The Effect of Household Socioeconomic Status on the Demand for Child Health Care Services
African Development Review, 2019, vol. 31, issue 1, 87-98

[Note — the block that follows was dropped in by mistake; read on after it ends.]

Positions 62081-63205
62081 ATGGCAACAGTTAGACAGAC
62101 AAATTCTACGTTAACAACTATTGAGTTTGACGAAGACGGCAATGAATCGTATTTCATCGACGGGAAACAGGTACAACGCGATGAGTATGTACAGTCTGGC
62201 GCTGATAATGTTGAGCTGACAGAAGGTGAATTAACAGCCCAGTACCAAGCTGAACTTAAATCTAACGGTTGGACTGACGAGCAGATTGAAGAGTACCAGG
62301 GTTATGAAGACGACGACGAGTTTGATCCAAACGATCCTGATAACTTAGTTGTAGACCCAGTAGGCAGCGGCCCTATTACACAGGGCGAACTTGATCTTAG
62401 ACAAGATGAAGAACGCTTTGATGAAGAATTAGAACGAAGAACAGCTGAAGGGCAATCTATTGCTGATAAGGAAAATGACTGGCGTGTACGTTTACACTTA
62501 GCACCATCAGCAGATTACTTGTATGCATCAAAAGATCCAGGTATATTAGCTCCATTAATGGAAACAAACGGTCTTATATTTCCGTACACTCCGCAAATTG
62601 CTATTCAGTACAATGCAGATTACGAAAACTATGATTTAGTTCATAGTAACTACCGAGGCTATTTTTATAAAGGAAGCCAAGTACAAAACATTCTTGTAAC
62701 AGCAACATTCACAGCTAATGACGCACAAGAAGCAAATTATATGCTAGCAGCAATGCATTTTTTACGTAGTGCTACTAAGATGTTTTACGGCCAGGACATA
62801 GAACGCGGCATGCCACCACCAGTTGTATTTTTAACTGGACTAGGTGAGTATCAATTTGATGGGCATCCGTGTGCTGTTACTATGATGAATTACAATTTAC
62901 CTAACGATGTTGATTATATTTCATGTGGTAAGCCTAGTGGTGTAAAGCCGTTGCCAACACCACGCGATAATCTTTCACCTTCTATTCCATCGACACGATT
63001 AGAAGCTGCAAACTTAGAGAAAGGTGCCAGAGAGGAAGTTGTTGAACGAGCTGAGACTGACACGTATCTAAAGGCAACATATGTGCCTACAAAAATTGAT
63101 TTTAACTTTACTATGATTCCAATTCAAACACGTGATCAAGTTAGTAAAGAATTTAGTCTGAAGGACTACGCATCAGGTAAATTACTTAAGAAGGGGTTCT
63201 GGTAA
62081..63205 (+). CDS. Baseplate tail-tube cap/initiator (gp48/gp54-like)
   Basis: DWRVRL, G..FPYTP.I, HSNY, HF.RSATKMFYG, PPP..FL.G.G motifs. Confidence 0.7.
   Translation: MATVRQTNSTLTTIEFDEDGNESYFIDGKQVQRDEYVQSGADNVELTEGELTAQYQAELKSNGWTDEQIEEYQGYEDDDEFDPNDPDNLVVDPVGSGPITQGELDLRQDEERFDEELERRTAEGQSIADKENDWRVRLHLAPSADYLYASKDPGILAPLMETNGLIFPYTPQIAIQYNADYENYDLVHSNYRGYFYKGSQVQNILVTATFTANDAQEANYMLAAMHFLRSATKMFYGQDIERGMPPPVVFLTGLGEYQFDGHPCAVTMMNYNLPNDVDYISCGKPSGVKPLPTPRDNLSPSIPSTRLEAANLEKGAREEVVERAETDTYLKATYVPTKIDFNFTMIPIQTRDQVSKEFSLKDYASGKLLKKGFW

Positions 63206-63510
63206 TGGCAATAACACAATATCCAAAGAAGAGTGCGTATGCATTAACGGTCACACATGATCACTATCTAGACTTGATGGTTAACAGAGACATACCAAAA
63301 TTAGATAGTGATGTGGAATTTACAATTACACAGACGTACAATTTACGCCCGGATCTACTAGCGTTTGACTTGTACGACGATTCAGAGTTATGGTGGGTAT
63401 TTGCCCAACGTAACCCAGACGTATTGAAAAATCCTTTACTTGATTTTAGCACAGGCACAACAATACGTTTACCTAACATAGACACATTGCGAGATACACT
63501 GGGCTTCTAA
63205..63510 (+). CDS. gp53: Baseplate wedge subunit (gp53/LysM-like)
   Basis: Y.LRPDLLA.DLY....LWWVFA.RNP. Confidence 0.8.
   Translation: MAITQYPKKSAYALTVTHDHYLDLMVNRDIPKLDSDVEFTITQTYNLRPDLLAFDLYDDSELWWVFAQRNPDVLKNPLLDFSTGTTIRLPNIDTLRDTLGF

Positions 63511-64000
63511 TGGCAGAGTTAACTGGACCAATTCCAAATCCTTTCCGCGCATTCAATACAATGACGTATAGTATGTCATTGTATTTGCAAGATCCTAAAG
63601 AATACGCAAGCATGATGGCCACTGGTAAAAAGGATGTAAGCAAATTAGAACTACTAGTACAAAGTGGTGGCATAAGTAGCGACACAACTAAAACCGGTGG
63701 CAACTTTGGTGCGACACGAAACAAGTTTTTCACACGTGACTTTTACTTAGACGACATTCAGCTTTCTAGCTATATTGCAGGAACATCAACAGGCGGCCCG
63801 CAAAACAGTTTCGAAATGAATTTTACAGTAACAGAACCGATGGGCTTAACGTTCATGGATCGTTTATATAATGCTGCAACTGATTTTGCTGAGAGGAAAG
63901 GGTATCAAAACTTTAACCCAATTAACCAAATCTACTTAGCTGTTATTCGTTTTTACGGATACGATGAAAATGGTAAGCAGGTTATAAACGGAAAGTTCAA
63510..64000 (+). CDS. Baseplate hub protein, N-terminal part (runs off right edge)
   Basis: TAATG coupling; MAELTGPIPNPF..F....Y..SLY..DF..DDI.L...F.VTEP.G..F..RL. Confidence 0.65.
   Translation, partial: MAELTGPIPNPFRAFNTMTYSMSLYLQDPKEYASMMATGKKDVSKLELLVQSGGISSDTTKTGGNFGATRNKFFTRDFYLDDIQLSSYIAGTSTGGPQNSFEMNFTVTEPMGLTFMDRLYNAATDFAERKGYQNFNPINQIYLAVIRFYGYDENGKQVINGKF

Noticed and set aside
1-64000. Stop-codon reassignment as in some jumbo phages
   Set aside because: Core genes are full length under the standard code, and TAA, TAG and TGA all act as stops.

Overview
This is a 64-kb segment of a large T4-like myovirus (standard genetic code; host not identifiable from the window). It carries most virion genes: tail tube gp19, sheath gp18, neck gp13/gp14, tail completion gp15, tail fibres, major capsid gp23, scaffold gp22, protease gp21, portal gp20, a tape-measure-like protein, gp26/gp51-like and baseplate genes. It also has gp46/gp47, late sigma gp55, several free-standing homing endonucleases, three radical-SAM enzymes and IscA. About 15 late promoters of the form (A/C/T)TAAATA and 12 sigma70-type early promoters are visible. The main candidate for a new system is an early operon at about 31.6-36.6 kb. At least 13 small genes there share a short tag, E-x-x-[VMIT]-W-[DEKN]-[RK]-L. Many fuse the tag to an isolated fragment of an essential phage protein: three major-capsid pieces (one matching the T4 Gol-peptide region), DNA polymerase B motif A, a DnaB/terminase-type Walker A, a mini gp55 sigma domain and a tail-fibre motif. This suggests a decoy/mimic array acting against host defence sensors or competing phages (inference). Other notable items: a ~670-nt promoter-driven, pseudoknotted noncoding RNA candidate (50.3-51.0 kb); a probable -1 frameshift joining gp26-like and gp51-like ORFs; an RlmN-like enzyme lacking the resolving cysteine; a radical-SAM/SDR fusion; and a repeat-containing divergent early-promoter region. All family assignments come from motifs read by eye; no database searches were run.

The health of the child is an important factor for proper childhood development. Unfortunately, efforts to improve child health in many countries have not yielded the desired results as many children do not receive appropriate health care, hence contributing to high child mortality and morbidity from avoidable causes. To address this problem, it is important that we understand the factors that drive the demand for child health care services. This study, employing the binary and multinomial logistic regression models, examines the effect of household socioeconomic status on the demand for child health care in Ghana, Kenya and Zambia using data from the 2014 Demographic and Health Surveys. The results indicate that the likelihood of seeking appropriate health care for the child is higher when both parents make decisions. The findings further indicate that the odds of seeking treatment for the child falls with the birth order and age of the child, but increases with household wealth, insurance status and proximity to the health facility. Working women are more likely to demand child health care than their counterparts who are unemployed. Our results, therefore, suggest that improving child health will need the participation of both parents in the household on such decisions. Besides, there is the need to educate parents on the importance of seeking appropriate care for all the children born irrespective of the birth order and age of the child. There should also be deliberate efforts to improve the economic lot of households to enhance their purchasing power and encourage them to participate in health insurance schemes to enable effective utilization of health care services for the child in the efforts to improve child health.
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